Both the Owners and the Municipalities [6] seeking to levy and collect tax on the Trans-Alaska Pipeline System appealed the Department of Revenue's valuation to the State Assessment Review Board. After a three-day hearing in May 2006, the Assessment Review Board rejected the Owners' argument that the pipeline should be valued using the income approach rather than the cost approach. The Assessment Review Board agreed with the Municipalities that the Department of Revenue made certain inappropriate deductions when assessing the value of the property. Thus the Assessment Review Board raised the valuation of the Trans-Alaska Pipeline System to $4.3062718 billion.

The Owners and Municipalities appealed the Assessment Review Board's decision to the superior court. The Owners argued that the 2006 assessed value of the Trans-Alaska Pipeline System should be reduced to $850 million, and the Municipalities argued that the assessed value should be raised to $11.570 billion. After a five-week trial de novo in August and September of 2009, Superior Court Judge Sharon Gleason issued a decision in May 2010 finding the value to be $9.98 billion for the 2006 tax year. The Owners, Municipalities, and the Department of Revenue all filed motions for reconsideration. The superior court issued an amended decision upon reconsideration in October 2010.[7] That decision forms the basis of this appeal.

The superior court determined that the Department of Revenue and the State Assessment Review Board's reliance on the cost approach to valuation, rather than an income approach as proposed by the Owners, was not improper, unsupported by the record, or fundamentally wrong. But the superior court agreed with the Municipalities that the Assessment Review Board's valuation was improper in certain respects.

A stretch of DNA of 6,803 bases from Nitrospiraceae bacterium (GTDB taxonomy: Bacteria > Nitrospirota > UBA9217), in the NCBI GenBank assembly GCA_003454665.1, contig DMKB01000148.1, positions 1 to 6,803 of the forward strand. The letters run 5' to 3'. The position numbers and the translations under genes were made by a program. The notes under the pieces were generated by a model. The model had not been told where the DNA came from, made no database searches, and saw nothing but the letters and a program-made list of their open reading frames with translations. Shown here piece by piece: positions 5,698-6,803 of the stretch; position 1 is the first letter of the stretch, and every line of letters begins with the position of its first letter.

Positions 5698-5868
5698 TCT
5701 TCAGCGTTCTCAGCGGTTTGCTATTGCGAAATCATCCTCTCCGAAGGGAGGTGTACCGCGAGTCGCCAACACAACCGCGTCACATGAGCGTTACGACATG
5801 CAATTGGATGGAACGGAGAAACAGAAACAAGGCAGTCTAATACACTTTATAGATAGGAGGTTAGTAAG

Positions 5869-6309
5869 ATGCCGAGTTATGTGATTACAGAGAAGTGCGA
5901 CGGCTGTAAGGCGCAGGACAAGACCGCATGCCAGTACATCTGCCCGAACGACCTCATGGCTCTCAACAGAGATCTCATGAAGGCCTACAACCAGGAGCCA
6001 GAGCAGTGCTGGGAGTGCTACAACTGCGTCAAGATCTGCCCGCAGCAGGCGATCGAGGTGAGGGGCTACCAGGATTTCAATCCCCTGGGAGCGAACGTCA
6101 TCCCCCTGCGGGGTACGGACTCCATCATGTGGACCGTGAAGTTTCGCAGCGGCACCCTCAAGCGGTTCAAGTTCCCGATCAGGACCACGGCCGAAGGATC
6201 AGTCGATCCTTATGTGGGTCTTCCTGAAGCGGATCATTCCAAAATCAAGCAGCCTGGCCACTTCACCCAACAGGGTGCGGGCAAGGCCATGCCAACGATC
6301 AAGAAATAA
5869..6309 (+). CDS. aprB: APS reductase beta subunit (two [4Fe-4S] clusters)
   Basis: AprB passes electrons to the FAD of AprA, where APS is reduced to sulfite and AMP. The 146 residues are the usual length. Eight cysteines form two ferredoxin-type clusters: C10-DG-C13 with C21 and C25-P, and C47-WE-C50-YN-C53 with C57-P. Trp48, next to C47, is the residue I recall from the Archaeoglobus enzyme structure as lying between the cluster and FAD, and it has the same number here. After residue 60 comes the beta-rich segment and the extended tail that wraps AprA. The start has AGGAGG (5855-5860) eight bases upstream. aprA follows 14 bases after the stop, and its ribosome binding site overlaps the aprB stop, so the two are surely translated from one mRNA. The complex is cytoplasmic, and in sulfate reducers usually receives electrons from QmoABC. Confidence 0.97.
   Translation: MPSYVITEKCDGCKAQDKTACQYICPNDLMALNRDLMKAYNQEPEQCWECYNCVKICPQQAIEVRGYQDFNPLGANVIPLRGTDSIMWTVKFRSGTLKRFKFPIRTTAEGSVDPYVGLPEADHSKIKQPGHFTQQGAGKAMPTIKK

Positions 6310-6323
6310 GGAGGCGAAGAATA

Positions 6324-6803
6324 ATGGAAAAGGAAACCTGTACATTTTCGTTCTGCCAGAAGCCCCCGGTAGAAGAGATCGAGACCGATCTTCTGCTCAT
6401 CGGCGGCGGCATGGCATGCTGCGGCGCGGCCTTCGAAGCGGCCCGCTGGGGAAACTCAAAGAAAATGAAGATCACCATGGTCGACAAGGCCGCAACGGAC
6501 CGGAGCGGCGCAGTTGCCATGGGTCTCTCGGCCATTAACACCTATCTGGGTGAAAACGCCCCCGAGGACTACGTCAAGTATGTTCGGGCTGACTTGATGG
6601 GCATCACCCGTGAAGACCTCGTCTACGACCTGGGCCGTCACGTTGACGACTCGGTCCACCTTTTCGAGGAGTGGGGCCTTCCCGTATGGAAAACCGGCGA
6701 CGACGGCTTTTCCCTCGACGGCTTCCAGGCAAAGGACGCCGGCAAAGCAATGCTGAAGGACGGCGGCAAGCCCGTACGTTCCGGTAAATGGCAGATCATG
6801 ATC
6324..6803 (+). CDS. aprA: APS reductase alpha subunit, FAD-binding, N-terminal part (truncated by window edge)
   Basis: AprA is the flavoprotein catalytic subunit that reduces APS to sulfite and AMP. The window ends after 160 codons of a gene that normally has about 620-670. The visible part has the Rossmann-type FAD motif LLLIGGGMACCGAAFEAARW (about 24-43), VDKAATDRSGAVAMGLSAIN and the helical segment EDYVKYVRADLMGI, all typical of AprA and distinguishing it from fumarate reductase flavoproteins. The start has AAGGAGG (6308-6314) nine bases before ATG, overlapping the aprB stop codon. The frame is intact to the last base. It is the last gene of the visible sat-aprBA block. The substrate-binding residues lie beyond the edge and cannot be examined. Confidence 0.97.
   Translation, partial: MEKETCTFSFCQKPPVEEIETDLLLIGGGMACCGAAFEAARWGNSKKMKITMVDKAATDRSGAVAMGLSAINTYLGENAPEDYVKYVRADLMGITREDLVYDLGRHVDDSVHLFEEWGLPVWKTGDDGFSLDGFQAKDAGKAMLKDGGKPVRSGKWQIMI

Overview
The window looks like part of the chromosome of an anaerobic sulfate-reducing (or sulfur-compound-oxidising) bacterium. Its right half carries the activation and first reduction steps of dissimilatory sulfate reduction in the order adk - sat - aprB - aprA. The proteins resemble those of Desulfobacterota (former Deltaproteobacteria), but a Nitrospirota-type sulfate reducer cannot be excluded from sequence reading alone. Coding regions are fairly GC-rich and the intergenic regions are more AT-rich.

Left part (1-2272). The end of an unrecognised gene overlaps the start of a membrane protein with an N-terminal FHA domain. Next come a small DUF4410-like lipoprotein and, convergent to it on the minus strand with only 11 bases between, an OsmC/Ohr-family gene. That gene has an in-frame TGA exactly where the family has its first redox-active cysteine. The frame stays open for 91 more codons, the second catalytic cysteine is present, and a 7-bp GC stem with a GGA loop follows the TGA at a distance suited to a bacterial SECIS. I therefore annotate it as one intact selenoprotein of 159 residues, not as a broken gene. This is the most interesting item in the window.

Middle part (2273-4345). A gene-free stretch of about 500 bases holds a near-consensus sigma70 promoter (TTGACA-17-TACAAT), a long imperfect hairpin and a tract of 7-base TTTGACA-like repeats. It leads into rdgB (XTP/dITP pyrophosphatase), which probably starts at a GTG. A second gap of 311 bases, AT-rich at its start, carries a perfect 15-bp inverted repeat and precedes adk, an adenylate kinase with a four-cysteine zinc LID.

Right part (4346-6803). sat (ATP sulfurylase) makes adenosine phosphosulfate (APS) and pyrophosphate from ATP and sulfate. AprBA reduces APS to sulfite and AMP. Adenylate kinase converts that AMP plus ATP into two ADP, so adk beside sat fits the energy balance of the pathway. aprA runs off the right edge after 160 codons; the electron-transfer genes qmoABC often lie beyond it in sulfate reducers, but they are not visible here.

The superior court found the Municipalities' cost study to be more credible and accurate than any of the other cost studies in the record, including that presented by the Owners and that relied upon by the Department of Revenue and the Assessment Review Board.[8] Based on this study, the superior court determined that the valuation's scaling adjustment for excess capacity should be larger and should be characterized as economic or external rather than functional obsolescence. The superior court arrived at a final valuation of $9.977934 billion for the 2006 tax year, more than twice the Assessment Review Board's valuation.

In its final judgment, the superior court directed the Department of Revenue to issue a supplemental certified assessment roll based on the superior court's valuation of the Trans-Alaska Pipeline System that would form the basis of the supplemental taxes owed by the Owners. The superior court ruled that interest owed on the supplemental taxes would begin to run on June 30, 2006, when the taxes would have been due in 2006.

The Owners appeal the superior court's decision, arguing that the pipeline should

Page 482

have been assessed at fair market value as measured by tariff income rather than use value as measured by replacement cost. The Owners also argue that the superior court's assessment improperly reached non-taxable property, that the superior court misconstrued a settlement agreement, and that the superior court's imposition of interest dating from 2006 was in error. The Municipalities cross-appeal, arguing that the superior court erred in applying a scaling deduction for economic obsolescence.

III. STANDARD OF REVIEW

When parties appeal the superior court's review of an administrative agency's decision in a trial de novo, we review only the superior court's decision, not that of the administrative agency.[9] We review the superior court's factual findings under the clearly erroneous standard and will not overturn a factual finding unless " left with the firm and definite conviction on the entire record that a mistake has been made." [10] On questions of law, we are not bound by the lower court's decision.[11] " Our duty is to adopt the rule of law that is most persuasive in light of precedent, reason, and policy." [12]

IV. DISCUSSION

A. The Superior Court Did Not Err By Assessing The Use Value Of The Trans-Alaska Pipeline System.

1. Alaska Statute 43.56.060 does not require pipeline property to be assessed at its " fair market value."